Here it's more towards 1 pound of grain for 3 to 4 pounds milked, more towards the 4 in older does and the 3 in younger does. I cut all sorts of slack on the amount a young FF milkes but not on how long she milks it or the quality of her udder.

    I do hope with the crashing economy we don't start thinking more milk to the detriment of that high and tight udder. Vicki
     
  7. SherrieC

    SherrieC Active Member

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    Wow, I don't think I'm feed ing Capulet enough grain at all then I've been feeding her 1 1/2 lbs morning and night and she's milking 6lbs morning and night. she's 3 beautiful this year!
     
  8. Tricia

    Tricia New Member

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    My rule of thumb for FF: I like to be getting 6#-8# in early October (kiddings here are late March - April) and don't want them dipping much below 6# during estrus or the depth of winter. (Extended lactations here.)
     
  9. Jo@LaudoDeumFarm

    Jo@LaudoDeumFarm New Member

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    Something we have done with our little goats over the last few years is to give only a minimal amount of grain to the animals. We don't feed nearly as much grain as other folks around here. It's been mostly alfalfa hay, grass hay, alfy pellets and this year we got some teff hay to try as well. So my Kinder's and Niggies really only get a cup, and at the most a cup and a half of grain a day when they are milking. (About a cup when they are pregnant.) They milk well for us and I keep mine milking as long as possible on a diet that is mostly forage.

    We dropped grain for a while completely (a few years back), but then added it back again because it seemed like they needed the carbs.

    I think the alfalfa is the important part of the diet for the milkers, especially the heavy milkers. I wonder of the animals can adapt to having much less grain in thier diet. what would happen? Would they make slightly less milk? loose body condition? Or are there serious health consequences to having less carbs?

    Ultimately, with grain and hay going up so much I'm concentrating on does who give enough milk, but that aren't requiring lots of expensive feeds.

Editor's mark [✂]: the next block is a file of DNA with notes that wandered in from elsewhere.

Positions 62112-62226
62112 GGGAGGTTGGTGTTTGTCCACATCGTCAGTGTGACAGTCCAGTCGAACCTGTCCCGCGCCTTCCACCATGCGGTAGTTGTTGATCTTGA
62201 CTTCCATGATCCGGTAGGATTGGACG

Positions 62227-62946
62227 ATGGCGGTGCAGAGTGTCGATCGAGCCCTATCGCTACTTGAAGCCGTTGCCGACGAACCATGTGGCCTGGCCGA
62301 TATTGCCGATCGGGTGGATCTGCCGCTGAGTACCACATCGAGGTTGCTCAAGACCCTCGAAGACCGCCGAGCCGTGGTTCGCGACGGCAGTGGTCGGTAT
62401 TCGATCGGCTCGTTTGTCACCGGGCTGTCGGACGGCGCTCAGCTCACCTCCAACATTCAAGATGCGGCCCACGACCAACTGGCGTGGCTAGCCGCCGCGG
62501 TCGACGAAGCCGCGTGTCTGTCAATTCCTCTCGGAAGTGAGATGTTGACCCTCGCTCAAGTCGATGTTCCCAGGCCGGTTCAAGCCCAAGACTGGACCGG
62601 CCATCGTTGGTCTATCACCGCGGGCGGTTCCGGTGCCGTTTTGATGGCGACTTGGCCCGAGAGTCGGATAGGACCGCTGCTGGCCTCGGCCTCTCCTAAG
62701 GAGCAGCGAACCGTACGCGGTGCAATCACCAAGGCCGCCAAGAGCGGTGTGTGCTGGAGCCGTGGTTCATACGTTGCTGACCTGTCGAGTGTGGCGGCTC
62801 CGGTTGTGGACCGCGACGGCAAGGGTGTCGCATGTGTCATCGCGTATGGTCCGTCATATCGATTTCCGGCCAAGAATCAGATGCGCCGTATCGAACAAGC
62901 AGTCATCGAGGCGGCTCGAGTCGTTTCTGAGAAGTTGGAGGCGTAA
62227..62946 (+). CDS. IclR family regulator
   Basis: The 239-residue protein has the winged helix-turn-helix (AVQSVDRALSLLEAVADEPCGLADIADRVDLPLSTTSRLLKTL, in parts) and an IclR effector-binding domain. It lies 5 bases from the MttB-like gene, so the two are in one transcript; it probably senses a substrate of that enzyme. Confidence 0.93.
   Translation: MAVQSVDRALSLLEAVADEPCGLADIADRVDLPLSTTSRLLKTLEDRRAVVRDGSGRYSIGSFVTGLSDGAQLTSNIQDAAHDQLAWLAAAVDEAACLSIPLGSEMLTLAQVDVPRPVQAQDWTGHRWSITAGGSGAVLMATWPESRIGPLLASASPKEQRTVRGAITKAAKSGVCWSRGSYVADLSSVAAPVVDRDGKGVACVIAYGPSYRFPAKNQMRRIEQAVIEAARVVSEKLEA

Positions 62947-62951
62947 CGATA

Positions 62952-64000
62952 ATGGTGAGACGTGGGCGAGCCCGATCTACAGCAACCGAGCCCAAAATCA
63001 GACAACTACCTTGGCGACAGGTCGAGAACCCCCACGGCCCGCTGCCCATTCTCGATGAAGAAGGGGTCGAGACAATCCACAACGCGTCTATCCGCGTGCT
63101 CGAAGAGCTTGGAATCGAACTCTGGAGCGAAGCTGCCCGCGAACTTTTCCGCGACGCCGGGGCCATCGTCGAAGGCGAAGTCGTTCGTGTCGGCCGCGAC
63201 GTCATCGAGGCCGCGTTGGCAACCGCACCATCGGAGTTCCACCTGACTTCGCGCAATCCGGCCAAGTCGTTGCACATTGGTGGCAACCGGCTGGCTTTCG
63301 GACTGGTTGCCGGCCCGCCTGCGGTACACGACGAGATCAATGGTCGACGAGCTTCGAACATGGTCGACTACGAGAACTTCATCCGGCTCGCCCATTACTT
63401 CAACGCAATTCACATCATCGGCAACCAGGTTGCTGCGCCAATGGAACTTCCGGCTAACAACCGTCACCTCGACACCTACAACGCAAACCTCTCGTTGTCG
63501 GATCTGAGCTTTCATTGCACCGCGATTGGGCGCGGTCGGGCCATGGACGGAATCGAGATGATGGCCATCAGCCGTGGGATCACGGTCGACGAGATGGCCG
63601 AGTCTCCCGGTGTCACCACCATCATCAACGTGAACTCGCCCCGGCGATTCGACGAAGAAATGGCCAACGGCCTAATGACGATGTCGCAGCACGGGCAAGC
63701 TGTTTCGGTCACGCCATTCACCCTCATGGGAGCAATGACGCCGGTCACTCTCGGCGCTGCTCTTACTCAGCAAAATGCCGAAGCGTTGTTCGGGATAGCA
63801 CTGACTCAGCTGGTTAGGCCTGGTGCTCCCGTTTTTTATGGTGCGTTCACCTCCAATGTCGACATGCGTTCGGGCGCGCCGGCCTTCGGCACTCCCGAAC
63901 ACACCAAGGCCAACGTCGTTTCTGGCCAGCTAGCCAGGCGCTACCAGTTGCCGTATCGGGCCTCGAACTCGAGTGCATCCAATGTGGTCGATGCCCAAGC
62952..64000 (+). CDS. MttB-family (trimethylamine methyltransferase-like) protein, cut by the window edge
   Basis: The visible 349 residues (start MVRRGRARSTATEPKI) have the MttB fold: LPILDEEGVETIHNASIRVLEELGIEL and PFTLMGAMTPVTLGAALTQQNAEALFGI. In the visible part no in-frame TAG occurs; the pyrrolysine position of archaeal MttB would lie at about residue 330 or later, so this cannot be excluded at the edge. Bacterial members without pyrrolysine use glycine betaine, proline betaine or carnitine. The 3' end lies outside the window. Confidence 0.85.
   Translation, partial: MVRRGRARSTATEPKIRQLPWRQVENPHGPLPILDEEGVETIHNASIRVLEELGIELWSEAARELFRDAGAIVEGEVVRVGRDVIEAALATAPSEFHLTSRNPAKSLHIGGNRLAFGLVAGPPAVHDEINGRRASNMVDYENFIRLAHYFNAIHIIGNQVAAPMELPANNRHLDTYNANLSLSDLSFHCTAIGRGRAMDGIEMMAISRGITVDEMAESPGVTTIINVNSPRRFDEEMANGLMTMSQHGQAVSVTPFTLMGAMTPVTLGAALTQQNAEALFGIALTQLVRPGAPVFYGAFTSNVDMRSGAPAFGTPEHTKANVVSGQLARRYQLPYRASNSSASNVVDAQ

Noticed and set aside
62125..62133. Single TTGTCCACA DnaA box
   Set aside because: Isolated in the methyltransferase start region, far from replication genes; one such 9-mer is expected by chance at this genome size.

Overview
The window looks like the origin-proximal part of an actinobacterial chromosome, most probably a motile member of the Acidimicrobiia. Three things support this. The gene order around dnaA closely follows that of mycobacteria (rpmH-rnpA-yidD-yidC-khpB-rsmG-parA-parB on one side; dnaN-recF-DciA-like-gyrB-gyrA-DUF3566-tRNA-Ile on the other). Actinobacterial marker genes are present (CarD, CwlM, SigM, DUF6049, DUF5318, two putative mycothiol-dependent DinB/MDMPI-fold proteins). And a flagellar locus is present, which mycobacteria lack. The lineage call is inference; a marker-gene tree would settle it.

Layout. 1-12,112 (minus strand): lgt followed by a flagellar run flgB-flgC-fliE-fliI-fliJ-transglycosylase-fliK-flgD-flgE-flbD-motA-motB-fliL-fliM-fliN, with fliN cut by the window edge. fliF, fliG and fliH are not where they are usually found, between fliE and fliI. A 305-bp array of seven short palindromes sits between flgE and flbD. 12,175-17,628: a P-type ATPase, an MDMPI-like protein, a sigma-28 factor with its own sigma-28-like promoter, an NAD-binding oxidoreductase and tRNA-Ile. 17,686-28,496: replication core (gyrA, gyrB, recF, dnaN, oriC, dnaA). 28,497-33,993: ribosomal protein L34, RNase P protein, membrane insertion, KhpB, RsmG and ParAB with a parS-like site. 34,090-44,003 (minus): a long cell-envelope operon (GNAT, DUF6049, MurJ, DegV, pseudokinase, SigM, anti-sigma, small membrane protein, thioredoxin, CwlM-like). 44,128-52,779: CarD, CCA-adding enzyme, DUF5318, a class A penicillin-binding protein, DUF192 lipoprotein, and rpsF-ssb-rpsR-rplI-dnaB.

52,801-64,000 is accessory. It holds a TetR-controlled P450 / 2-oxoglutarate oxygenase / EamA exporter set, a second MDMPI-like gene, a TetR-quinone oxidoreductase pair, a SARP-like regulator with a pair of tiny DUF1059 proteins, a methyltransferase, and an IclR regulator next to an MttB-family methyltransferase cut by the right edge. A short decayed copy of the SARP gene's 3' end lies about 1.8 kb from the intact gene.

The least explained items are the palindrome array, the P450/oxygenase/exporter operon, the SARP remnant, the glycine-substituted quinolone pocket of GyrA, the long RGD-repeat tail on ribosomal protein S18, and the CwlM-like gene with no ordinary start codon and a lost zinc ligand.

10. ecftoggs

    ecftoggs New Member

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    If I wanted to improve the amount of milk per doe, my first move would be to cull the bottom 10-20% milkers from my milking string. Consistently doing that would help me to select from my higher producers. Since we are also a show herd and there are qualities that we do not want to lose, we could still select proper type from the higher producers.
    Tim
     
  11. Aja-Sammati

    Aja-Sammati Active Member

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    Unless you are a great milker here, you don't get more than 1# per milking. Free choice alfalfa/grass hay. I want does that will at least earn their milk star on just that much grain. My girls don't milk as much as I would like, yet...if I fed them more grain?, but they do have high components, and milk a pretty good lactation curve. Peak at about 3 months and then slope off. We are really watching a second freshener this year that stayed steady almost her whole lactation last year- we'll see what her daughter is like this year.

    My problem is that I don't like the daughters from my best milker- they just aren't my kind of doe. :lol
     
  12. coso

    coso Guest

    What I like to see is a ff giving 6-8 lb a day at peak and still giving 3 to 6, 10 months later. Older does giving 10-12 lbs a day and at the end of 10 months still giving 7-9 lb a day. I agree with Vicki that we have to keep attachments and conformation first and foremost, but I also hate to go to a show and see a doe win that looks like she only gives 4lb a day. MHO
     
  13. mill-valley

    mill-valley New Member

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    I really don't have expectations on FF's, especially yearlings. Reason being I've seen some freshen with a single, milk 4-6#/day the first year, and the next year freshen with twins or triplets and make 10-14#/day. Has happened with two in 3 years in my experience. I like to see 10-12#/day on my adult does but I do have one that's 4 yr old, 4th freshener, barely going 7#, freshened with twins and probably weighs 200#. She's first on my cull list.